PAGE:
The government’s policy of introducing so-called mixed-ownership of state-owned enterprises is typically accomplished with two medium-to-long-term incentive models – “employee stock ownership plans” and/or the “co-investment mechanism”. This article explores the similarities and differences between the two.
Q: How do the underlying policies differ?
A: There are two options for employee stock ownership plans under the reforms. First, the Opinions on the Implementation of the Pilot Employee Stock Ownership Program by State-controlled Mixed Ownership Enterprises, 2016, require that the enterprises shall obtain pilot qualification. Second, the Interim Measures on Equity and Dividend Incentive for State-Owned Science and Technology Enterprises do not require the pilot qualification, but the implementation conditions of “state-owned science and technology enterprises” should be met. Currently, an “employee stock ownership plan” in the narrow sense usually means that employees make capital contributions in cash or scientific and technological achievements at the same price as non-state-owned capital and hold a certain percentage of equity in the mixed-ownership enterprise after the reform.
The co-investment mechanism refers to the way in which key employees of an enterprise jointly invest their own funds in the company’s innovative business along with the enterprise to achieve risk and benefit sharing. The Circular on Issuing the Plan for Reforming the Institution of Authorised Business Operation with State-owned Capital, 2019, for the first time explicitly supports the holding of shares and co-investment by the core teams of state-owned venture capital enterprises, venture capital management enterprises and other enterprises in new industries, new business forms and new business models.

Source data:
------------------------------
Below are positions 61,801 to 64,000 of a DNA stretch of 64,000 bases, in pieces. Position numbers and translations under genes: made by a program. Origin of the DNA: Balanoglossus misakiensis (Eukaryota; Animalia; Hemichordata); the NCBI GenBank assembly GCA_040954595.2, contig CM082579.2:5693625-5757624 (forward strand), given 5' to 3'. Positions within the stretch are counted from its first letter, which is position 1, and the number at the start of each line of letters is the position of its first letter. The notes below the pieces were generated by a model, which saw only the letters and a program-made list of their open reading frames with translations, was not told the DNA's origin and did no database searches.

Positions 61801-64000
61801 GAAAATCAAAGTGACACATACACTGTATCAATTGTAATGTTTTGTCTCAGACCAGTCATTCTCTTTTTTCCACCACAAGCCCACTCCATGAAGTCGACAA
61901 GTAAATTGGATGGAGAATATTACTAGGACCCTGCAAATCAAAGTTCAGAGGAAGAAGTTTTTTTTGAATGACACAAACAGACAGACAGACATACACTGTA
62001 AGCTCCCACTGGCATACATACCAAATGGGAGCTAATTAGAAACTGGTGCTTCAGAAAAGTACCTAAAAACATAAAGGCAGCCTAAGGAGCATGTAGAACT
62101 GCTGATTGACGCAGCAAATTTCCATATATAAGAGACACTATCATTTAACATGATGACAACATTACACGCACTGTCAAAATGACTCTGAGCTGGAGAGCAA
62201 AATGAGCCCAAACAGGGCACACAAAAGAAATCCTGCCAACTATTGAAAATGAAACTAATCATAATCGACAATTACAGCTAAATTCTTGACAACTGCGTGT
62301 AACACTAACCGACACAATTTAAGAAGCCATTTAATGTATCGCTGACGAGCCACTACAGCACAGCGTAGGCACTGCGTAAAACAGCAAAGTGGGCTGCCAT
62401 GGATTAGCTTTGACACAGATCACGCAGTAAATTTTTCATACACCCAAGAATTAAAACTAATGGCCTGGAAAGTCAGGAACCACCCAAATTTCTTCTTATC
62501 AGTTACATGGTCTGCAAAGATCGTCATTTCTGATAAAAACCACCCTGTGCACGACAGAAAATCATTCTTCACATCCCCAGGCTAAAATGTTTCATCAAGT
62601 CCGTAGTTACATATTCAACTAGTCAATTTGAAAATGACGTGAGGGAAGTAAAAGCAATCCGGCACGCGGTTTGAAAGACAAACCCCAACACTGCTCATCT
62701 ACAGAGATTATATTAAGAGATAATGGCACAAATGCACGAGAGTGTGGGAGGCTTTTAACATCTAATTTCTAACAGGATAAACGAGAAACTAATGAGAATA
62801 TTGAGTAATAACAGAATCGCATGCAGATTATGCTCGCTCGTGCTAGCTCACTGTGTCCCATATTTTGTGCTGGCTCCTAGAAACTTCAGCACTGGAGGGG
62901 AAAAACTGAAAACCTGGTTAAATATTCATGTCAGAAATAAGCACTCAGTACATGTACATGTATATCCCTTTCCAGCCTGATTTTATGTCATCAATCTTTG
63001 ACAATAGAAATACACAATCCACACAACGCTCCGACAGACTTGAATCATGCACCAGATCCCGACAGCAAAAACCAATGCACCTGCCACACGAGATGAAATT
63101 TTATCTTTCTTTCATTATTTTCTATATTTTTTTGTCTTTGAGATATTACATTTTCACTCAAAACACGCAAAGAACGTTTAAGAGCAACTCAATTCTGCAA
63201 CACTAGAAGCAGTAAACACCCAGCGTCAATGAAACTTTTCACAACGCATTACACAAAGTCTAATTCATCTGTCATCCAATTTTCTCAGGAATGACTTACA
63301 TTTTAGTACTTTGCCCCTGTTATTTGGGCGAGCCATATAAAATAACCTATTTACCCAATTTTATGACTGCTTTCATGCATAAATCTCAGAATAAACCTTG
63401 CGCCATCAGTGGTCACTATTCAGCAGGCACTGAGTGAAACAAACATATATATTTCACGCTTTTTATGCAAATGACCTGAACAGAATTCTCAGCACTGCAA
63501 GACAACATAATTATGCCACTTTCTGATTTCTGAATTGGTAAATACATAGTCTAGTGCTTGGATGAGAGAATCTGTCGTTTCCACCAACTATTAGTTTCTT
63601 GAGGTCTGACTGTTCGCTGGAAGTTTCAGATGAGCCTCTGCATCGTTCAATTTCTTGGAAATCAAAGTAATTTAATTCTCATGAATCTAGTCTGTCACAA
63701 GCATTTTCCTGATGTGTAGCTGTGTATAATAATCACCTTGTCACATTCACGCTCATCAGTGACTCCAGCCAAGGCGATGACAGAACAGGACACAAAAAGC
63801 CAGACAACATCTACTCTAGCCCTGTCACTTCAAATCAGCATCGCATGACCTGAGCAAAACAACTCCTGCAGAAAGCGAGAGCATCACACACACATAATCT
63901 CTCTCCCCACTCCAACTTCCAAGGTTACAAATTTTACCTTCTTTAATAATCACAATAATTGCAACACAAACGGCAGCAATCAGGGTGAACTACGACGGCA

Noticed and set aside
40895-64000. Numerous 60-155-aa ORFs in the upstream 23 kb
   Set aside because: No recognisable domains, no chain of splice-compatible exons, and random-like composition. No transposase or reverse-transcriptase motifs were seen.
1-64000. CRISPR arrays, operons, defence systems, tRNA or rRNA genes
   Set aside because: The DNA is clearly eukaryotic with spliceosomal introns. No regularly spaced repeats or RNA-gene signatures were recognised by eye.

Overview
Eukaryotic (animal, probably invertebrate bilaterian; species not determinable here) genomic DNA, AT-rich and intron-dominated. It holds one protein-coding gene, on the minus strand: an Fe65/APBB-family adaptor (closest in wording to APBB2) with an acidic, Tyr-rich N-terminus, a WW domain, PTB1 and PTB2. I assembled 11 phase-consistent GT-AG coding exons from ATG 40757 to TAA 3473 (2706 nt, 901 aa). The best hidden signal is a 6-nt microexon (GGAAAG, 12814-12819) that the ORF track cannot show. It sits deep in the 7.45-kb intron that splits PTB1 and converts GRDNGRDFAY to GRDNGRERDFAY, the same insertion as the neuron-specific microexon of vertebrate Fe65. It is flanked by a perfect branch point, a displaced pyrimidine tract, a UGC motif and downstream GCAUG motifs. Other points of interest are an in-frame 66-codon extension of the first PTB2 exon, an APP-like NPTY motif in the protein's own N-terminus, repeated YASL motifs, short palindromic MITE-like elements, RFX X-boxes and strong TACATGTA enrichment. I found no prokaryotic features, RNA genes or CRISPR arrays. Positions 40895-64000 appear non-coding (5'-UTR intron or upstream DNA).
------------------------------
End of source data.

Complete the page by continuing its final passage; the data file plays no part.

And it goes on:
However, in addition to the Operation Guidelines for the Co-Investment Mechanism of “Enterprises in the Two Top-100 Lists” and the draft consultation document Science Reform Demonstration Enterprises (Draft), issued by the State-owned Assets Supervision and Administration Commission, no normative documents have been issued specifically for the co-investment mechanism. Meanwhile, the above-mentioned draft has not been formally issued and implemented yet.
Q: What is the view of “holding of shares in subsidiaries by employees”?
A: For an employee stock ownership plan, there has been a breakthrough even while prohibiting “holding of shares in subsidiaries by employees”. Employees of state-owned enterprises are forbidden to directly or indirectly hold equity in the subsidiaries of SOEs at all levels, whether in group companies or other affiliates in which their parent companies have invested. However, scientific and technical personnel of any scientific research, design and high-tech enterprises are allowed to hold equity in subsidiaries with the approval of the state-owned assets supervision authority at the same level.
The co-investment mechanism naturally allows for the holding of shares in subsidiaries by employees. The main co-investors are typically the core employees in scientific research, management and business operations who play a key role in project implementation. They co-invest in innovative businesses alongside the enterprises at which they work. Most of the investment objects are subordinate companies or newly established companies of the enterprises they work for. Therefore, the holding of shares in subsidiaries by employees is an inevitable fact under the co-investment mechanism.
Q: How do criteria and scope differ in determining shareholders?